Now calculate the voltage of a lightning strike which is 700 feet long.

When you calculate this voltage, you will no longer stand under a tree during a thunderstorm and will be AFRAID to carry an umbrella in a thunderstorm.
(its like holding a LIGHTNING ROD just TEMPTING the lightning to come down and hit you!!!

Earth ground is just that, a physical electrical ground to the earth. Electric companies place copper rods into the ground, at power stations and connect the neutral ground to it. Similarly your electrical panel will probably have two earth grounds. One will be from your electrical panel to a copper water pipe, and another to a physical rod driven into the ground outside of your house usually near the power panel. Both will be connected to the neutral side of your power panel.

If you've ever seen a 'downed' electric line, you probably saw all kinds of sparks because when the hot wire comes in contact with the earth a short-circuit will occur causing a large spark that can potentially burn out wiring. It can also kill a human.

A ground is just a reference.

The neutral wire is connected to the earth ground. Why? Because it's ubiquitous, and it's the grounding "system" for the natural world. It's an easily attainable reference.

A fixed voltage potential exists between "Hot" and "Neutral." Once the "Neutral" is connected to the earth ground, then there will be some current flow in a connection between "Hot" and earth--the earth-referenced "Neutral" is what's holding the "Hot" voltage at a fixed reference apart from earth.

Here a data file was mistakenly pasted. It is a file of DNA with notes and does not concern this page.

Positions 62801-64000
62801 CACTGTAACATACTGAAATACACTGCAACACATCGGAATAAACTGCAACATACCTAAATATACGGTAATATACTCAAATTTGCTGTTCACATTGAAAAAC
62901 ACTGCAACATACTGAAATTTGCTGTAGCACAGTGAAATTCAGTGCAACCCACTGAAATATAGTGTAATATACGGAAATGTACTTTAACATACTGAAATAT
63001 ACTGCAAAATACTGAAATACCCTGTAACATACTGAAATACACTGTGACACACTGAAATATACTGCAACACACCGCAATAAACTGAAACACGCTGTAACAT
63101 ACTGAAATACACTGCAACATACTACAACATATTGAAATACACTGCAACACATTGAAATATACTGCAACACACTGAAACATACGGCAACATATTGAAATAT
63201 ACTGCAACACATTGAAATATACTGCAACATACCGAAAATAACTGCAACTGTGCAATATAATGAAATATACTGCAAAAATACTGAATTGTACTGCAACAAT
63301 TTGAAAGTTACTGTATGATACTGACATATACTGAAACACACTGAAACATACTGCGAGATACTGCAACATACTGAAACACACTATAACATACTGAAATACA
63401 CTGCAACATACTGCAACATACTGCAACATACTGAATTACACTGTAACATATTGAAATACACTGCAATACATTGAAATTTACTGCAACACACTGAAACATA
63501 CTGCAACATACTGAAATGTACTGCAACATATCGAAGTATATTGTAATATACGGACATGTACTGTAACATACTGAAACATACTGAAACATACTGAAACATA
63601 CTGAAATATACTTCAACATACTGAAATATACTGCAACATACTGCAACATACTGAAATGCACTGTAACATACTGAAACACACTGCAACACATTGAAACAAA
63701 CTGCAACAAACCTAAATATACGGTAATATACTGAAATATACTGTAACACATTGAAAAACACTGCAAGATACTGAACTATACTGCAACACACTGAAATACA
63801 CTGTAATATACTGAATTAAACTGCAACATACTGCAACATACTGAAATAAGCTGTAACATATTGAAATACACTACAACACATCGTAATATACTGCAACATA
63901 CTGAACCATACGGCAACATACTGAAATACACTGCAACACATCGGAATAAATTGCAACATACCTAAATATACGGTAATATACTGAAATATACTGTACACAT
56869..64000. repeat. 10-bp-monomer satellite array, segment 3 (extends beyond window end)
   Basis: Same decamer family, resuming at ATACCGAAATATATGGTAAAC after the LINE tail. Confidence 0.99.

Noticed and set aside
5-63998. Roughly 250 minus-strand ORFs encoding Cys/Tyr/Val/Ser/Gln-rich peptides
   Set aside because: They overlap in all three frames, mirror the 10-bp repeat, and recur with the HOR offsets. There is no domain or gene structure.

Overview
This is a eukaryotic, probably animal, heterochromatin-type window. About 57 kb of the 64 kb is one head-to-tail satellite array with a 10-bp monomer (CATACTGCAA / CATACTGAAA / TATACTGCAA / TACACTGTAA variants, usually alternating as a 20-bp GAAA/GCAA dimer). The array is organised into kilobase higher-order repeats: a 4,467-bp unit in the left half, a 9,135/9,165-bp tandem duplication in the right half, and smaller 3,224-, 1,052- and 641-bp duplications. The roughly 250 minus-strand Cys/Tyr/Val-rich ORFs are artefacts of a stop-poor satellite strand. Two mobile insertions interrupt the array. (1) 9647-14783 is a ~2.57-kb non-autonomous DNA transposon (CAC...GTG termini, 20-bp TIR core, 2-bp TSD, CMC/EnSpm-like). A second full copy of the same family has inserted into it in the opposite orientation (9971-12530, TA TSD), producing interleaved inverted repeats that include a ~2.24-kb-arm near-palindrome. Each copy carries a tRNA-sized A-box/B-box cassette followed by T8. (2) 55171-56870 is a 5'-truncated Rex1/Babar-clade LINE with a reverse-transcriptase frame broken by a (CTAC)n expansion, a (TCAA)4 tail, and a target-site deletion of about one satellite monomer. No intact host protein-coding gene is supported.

But you can create your own separate reference for the "Hot" wire, if it's a closed system and NOT connected to the earth at any point. Within that system, HOT can be the ground reference...

You can take GND / 0V as the ground it's something of a definition. As other's said neutral is tied to ground / the ground as 0V, the potential difference is between ground / the ground in the live wire. Power plants are similarly tied to the ground.

L

The neutral wire *is* essentially a ground in most house wiring (though separate from the safety ground circuit).

The "giant capacitor" analogy is not bad. The AC line is alternately pushing electrons through the wire and out to the ground, then (as the voltage reverses) pulling the electrons back through the wire and drawing them out of the ground. Given a good enough earth connection, that's sufficient to provide the current flow you need to power your lights and other devices.

You aren't dissipating "power" -- power is watts, and watts are used only when work is done. There's a tiny bit of power being lost to resistance in the circuit (and in the earth), but it's normally negligible compared to what's being used by the actual device you've plugged in. A perfect non-resistive load would actually draw no power -- and do nothing useful.

Because the ground has a finite resistance ? The neutral wire is electrically bonded to earth, so its voltage relative to earth is zero, so no current flows.